New from Jeff York on The Establishing Shot: THE LAST WORD ON OSCAR BY YOURS TRULY

I’ve resisted writing anything about the Oscar ceremony this past week as I read so many assessments from colleagues, critics, and other journalists that captured most of what needed to be said about them. Still, a number of my readers and friends have asked for my two cents, and now with the perspective of almost a week under my belt, I have a few things to add to the mix. 


My thoughts veer more towards the constructive for the awards’ future, not strictly a review of the show or an assessment of any particular winner. Fortunately, the Academy put on a good show this year, so that saves a lot of time kvetching. Still, it might be worthwhile to take a few moments to showcase why this show was particularly memorable in so many ways this time. 
Perhaps with all the misfires leading up to the ceremony by Academy leadership and ABC executives, audiences were prepared for a disaster of a show, but thankfully, that never occurred. This go-round the Academy ended up showing sound judgment in what went on-air, making for a crisp and clever entertainment. Here are my final thoughts on the show:
  • The ceremony didn’t need a host and if anything proved that past shows spent way too much time catering to the particular schtick of a singular comedian. Let’s keep it host-free for a few years, shall we?
  • Giving presenters the opportunity to do more individual bits that highlighted their strengths paid off handsomely. James McAvoy did well with levels of sound an actor can project while presenting awards in that category, and Melissa McCarthy showcased her abilities with physical comedy to give the award for Best Costumes. 
  • The songs were showcased properly without being over-produced.
  • The single clip package at the beginning highlighting the year in movies rather than the history of film was so much better than all those egregious clip packages of the past.
  •  The couplings often made for bizarre and adorable funny duos like Jason Momoa and Helen Mirren. When their interplay makes you wish someone would write a comedy for them to star in, the writers of the show are doing something right. 
  • Newcomers like Elsie Fisher, Stephan James, John Mulaney, Kiki Layne, Bryan Tyree Henry, and Amandla Stenberg were stars that shone brightly in 2018, and they provided fresh sparkle to the show by being included.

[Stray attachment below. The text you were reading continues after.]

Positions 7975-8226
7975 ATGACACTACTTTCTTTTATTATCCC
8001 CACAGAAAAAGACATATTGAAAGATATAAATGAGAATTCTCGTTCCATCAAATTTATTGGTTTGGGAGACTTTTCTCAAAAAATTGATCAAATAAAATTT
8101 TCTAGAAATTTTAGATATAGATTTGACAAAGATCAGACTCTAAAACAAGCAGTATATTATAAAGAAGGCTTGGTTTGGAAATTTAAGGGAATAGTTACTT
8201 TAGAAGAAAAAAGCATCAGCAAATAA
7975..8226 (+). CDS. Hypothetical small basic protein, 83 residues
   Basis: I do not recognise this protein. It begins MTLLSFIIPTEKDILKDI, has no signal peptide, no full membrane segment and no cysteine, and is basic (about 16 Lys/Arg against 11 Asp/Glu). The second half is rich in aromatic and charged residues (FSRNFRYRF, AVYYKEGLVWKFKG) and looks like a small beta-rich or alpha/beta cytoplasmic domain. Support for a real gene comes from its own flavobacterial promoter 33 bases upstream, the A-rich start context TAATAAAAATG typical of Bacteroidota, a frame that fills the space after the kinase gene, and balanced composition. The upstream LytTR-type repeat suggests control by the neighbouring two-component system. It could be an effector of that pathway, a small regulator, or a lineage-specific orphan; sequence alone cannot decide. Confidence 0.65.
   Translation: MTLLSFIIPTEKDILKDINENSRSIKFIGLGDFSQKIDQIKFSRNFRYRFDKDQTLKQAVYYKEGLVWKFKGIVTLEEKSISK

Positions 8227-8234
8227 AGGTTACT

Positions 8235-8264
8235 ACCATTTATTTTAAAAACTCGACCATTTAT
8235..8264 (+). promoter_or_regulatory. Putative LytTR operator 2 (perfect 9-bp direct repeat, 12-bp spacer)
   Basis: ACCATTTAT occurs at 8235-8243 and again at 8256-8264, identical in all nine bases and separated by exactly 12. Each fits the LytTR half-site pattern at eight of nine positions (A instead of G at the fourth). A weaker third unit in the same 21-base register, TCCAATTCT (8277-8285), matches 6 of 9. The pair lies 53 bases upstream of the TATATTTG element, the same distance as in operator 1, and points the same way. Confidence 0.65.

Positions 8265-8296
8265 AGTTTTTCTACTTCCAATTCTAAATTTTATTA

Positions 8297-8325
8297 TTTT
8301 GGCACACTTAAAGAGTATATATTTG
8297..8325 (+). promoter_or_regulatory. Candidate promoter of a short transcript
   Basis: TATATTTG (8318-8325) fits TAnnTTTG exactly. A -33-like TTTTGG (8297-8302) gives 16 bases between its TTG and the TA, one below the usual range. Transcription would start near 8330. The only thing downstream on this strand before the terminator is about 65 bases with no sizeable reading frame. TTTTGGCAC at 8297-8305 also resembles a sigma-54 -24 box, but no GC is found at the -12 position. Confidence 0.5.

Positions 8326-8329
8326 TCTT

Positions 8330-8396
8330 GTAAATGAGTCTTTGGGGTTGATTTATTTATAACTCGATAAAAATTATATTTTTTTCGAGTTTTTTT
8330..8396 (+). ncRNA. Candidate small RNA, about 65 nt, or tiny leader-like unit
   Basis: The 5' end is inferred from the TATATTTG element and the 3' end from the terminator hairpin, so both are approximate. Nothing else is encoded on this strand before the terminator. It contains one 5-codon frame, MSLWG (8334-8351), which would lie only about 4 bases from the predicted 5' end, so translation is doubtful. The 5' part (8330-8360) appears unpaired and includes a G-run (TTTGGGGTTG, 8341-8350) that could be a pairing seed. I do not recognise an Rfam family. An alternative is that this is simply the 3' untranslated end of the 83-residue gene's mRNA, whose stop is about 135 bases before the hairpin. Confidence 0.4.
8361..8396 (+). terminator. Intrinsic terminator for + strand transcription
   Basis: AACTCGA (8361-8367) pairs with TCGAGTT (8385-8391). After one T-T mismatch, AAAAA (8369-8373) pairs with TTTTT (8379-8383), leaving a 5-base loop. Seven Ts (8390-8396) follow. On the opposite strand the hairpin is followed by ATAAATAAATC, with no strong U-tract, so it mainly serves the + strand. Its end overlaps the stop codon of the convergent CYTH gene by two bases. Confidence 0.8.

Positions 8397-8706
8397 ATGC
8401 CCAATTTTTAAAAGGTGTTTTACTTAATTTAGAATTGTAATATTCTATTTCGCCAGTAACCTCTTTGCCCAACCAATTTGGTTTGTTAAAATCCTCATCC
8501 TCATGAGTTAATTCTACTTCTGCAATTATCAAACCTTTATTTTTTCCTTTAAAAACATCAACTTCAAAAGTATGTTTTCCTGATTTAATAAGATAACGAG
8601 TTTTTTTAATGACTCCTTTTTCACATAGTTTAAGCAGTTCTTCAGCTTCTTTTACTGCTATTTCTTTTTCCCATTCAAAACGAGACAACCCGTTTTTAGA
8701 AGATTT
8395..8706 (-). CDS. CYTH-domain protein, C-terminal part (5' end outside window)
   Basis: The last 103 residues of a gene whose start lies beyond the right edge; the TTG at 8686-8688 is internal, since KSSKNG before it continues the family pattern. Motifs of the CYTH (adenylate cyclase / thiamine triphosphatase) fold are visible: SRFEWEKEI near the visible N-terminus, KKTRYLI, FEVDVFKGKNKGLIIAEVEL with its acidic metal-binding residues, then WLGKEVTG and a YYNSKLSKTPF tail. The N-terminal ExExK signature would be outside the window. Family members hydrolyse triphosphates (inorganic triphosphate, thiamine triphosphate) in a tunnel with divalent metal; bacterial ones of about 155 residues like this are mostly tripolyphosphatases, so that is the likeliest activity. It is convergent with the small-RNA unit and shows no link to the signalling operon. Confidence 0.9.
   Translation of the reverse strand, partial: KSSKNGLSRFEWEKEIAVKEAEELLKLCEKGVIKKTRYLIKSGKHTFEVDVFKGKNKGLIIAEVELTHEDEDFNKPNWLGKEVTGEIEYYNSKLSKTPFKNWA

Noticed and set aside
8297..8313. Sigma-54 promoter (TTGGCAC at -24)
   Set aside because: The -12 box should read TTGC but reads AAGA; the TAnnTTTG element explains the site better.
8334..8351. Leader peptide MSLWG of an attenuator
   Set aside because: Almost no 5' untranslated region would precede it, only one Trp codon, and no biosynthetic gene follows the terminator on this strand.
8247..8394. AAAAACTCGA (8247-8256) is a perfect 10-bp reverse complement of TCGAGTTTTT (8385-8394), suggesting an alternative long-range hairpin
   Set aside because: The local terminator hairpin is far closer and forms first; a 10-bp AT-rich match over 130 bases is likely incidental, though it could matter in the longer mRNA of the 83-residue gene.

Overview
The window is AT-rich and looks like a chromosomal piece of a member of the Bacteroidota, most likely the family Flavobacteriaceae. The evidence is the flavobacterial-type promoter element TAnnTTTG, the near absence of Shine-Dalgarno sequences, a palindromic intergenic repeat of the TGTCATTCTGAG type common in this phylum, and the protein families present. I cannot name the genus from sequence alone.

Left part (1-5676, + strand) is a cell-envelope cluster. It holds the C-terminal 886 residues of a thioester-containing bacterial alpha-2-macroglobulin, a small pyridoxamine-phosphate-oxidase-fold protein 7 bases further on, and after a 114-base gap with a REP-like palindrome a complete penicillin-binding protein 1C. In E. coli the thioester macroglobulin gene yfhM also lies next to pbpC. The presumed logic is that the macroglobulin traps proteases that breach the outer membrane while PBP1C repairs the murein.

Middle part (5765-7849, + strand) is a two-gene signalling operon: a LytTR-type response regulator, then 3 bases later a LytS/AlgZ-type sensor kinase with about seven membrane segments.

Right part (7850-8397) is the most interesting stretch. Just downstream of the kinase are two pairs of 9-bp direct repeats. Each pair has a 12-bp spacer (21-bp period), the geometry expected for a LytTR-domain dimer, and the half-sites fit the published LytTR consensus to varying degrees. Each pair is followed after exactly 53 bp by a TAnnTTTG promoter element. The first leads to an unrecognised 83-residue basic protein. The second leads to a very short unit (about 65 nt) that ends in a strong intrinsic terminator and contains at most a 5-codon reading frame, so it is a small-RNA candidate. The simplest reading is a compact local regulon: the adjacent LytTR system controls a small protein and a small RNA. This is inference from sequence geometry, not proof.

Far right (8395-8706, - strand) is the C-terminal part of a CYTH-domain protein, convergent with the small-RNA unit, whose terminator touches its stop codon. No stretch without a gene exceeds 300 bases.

• Diversity was also well represented across the board in the presenters, the films, and the winners. Bravo!
  • Whoever came up with the one-take, intimate way for Lady Gaga and Bradley Cooper to perform “Shallow” from A STAR IS BORN deserves their own award. The staging and camera work was astounding, giving the actors and the song gravitas and a searing romanticism that made that number one of Oscar’s best ever.
  • It was great that the winners were allowed to speak without that exit music creeping in too quickly. Bravo for the patience to let those called have their time in the sun. And by and large, most of the speeches were terrific, save those awful and disorganized makeup winner for VICE.
  • Thankfully, the producers knew to let big winners like Spike Lee and Olivia Colman go on and on in their acceptance speeches. They deserved to be heard, and what they had to say was smart, moving, and witty.

Where the Academy erred this year is where they err every year – in some of their ridiculous balloting practices, especially since they’ve gone to a vote that allows for up to 10 Best Picture nominees. It is here where changes are needed to restore luster to the gold. 

The entire Academy should only vote for Best Picture
Editing awards being voted on by anyone other than editors doesn’t feel particularly informed, especially when too many voters admit to not watching what they’re voting on, and even worse, that they don’t know how to judge areas that aren’t their expertise. Case in point? The Oscar for editing this year went to BOHEMIAN RHAPSODY with utterly atrocious cutting as highlighted here –  https://bit.ly/2En1v5I

For the final ballot, experts should be the only ones voting, just as they nominate. Actors pick actors, costume designers choose costume designers. That way, both the nomination and winners will be more informed and correct.

Best Picture should go back to five films
The more do not make for the merrier. While the length of the list was increased to try and get more commercial hits squeezed in, they haven’t all that much. Having an inconsistent and floating number of possible films lessens the credibility of the list too. The category should go back to five, a very exclusive shortlist.
If you’re going to stay open to 10, however, then nominate 10
Such foolish inconsistency makes a mockery of it all.

Get rid of that weighted ballot for Best Picture
It’s a silly numbers game with too many rules, too much of a complicated point system, and too many rounds of balloting to anoint a winner. Enough with all that excessive number crunching. Every voter should get one vote. They choose the one film they’d pick for Best Picture, and the movie with the most votes then should win. Simple. Easy. Period. End of sentence.

Get out in front of the other awards shows
 The world has changed, and the Academy is not doing itself any favors by coming so late after all the critics’ awards and other shows. The later the Oscars, the more they appear as an also-ran. Let’s get them done by early February from now on, shall we?
There. That’s all I have left to say about the Oscars this year. Now onto the films of 2019. 

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